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FAST & FURIOUS 6 (2013)

I’m not the biggest fan of the Fast and the Furious franchise, but I admit it’s a guilty pleasure to watch. I thoroughly enjoyed the last installment, Fast Five, so I was looking forward to seeing Vin Diesel and his team back for Fast & Furious 6. The latest film follows Dom (Diesel) and his street-racing team as they go head to head with notorious criminal Owen Shaw (Luke Evans) to stop him from acquiring a valuable weapon. The whole pursuit is properly incentivized when Dom is informed by Dwayne Johnson’s Detective Hobbs that his presumed-dead old flame Letty (Michelle Rodriguez) is actually alive and working for Shaw. Fast & Furious 6 features some pretty ridiculous stunts (some impressive, others unintentionally hilarious), but it underwhelms with a story that is kind of hackneyed and so all over the place that it becomes hard to invest in the different subplots. Despite the shoddy, often cheesy writing, I thought Justin Lin did a solid job making everything look good. This film does demand that the audience suspend a great deal of disbelief for many of its action scenes, but it manages to do so in a manner that is still quite entertaining to watch.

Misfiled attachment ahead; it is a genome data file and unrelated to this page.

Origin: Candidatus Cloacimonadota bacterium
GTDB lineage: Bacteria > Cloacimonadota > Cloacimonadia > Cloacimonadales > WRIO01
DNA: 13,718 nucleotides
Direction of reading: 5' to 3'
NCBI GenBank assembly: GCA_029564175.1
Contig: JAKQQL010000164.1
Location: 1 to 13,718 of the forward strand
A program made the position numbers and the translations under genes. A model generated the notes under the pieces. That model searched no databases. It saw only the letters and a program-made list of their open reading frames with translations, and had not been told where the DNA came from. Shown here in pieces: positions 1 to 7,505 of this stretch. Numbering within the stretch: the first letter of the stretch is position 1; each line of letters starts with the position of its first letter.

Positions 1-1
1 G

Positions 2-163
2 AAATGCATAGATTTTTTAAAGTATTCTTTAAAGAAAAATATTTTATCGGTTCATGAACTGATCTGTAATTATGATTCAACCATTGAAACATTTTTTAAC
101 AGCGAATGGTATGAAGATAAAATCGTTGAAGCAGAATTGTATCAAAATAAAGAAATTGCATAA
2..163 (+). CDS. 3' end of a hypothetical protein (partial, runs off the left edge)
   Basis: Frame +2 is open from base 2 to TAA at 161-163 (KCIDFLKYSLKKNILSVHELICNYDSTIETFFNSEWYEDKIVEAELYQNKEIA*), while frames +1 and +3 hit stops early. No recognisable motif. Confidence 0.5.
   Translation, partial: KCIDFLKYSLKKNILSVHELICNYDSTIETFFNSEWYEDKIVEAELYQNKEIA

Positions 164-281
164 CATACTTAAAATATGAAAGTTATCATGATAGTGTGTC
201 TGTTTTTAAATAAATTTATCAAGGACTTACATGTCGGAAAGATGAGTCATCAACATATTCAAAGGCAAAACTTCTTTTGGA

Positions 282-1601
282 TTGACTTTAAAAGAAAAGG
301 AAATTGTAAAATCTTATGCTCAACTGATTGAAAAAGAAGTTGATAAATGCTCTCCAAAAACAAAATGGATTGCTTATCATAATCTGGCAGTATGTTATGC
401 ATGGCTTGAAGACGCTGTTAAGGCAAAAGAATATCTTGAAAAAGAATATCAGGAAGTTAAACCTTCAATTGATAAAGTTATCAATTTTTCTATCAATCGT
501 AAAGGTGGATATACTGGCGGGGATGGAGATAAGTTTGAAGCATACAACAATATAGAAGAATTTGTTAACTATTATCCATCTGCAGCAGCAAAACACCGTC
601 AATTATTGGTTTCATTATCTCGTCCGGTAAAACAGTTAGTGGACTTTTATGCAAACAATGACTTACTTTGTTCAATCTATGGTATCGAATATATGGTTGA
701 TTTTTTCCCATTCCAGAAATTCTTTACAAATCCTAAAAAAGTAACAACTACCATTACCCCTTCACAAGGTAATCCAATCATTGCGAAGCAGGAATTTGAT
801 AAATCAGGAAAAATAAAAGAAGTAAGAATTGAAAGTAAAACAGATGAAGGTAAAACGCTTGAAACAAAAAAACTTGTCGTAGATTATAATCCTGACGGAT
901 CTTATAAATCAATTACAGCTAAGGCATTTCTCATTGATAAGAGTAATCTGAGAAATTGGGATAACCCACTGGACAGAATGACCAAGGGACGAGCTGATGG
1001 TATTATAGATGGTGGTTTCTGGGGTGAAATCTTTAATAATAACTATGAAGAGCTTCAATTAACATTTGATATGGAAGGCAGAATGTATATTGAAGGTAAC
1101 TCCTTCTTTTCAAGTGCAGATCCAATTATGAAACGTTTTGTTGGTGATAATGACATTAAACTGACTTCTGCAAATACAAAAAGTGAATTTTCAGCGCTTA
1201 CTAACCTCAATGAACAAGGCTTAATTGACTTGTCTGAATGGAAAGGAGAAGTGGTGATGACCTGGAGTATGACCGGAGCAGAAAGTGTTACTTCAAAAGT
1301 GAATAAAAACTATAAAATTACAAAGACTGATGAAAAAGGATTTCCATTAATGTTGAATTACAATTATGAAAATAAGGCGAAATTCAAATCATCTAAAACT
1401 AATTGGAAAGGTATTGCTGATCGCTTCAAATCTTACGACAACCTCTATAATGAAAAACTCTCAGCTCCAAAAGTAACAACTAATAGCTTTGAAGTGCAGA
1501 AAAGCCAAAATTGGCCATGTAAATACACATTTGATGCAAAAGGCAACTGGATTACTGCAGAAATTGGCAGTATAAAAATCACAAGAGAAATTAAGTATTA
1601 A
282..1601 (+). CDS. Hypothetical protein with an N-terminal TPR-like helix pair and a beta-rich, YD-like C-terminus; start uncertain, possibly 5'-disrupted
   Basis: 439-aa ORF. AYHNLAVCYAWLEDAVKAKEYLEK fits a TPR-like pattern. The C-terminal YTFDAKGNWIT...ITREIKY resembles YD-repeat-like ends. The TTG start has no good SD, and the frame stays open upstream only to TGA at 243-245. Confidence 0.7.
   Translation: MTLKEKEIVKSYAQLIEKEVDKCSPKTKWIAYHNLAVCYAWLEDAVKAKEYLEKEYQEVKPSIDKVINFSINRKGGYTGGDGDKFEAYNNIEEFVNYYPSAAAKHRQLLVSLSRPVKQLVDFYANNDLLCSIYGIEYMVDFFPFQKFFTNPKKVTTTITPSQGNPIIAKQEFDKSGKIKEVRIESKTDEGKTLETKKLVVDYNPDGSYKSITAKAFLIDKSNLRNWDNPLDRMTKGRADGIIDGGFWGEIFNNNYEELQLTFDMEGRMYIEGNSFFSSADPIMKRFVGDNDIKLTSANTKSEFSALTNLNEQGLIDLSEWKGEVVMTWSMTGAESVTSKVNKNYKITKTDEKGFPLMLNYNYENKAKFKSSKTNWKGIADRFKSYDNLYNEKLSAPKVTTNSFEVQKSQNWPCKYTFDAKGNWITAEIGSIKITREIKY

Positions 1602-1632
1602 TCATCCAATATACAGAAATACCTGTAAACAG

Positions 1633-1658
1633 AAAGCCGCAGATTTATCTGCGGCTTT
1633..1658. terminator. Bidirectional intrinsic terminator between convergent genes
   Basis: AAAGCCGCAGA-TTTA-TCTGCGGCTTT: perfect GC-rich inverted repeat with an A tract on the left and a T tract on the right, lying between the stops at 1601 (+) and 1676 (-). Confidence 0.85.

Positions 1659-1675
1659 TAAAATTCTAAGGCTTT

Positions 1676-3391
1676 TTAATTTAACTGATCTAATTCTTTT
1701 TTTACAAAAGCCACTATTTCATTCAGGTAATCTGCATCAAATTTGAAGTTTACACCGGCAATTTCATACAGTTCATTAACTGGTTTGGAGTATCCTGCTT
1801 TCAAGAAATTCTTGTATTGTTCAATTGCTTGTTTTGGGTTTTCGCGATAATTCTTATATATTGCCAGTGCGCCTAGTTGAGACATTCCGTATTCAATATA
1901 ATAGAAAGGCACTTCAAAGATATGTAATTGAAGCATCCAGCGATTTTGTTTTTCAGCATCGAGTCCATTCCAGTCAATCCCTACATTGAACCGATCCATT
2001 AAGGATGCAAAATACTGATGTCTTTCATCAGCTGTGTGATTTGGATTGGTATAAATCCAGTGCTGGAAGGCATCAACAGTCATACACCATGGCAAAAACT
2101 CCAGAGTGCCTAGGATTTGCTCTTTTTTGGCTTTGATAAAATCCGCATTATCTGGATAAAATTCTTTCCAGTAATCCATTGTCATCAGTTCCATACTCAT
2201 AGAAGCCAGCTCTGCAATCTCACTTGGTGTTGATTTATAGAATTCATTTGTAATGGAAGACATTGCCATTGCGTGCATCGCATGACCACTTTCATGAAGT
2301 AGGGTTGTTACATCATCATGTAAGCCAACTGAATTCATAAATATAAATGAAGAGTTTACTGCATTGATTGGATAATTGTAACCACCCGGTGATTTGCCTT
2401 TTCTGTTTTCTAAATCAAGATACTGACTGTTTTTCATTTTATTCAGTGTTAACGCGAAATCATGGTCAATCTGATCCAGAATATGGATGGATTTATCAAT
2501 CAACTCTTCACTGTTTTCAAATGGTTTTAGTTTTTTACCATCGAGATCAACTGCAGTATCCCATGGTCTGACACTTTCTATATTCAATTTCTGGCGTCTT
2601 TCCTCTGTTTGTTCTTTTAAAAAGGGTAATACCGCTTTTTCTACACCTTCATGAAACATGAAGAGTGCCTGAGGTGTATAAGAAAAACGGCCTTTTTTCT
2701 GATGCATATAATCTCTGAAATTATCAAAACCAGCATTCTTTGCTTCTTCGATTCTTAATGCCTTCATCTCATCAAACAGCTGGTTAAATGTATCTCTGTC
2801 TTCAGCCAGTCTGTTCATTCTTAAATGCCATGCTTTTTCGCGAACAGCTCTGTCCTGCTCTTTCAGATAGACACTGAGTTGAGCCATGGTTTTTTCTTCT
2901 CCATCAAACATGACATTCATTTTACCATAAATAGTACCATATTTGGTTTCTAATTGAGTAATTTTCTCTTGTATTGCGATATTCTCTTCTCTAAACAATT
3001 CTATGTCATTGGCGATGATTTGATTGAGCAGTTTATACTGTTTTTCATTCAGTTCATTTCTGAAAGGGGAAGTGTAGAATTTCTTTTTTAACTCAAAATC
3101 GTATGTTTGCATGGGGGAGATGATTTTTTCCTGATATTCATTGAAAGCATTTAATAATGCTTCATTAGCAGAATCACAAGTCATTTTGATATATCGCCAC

I was very pleased that the film featured a very diverse cast – probably one of the most diverse ones in terms of major cast – and especially placed the femme fatales front and center. Gina Carano, Michelle Rodriguez and Gal Gadot were all pretty heavily involved in the action of the film and I loved watching them throw punches and kick ass just as much as the guys. I especially loved that Gadot’s character Gisele has a pretty pivotal part in the film that is unexpected not only for a female character but for a female character in an action franchise dominated by men. One can argue, however, that despite all the strong women in the film, it still featured a great deal of female objectification. I don’t like saying that it’s just something we should come to expect from a series about fast cars and muscled men, but unfortunately that really does come with the territory. Whether this fact cancels out the female empowerment displayed by Rodriguez, Carano and Gadot, I’ll leave up to audiences to decide for themselves.

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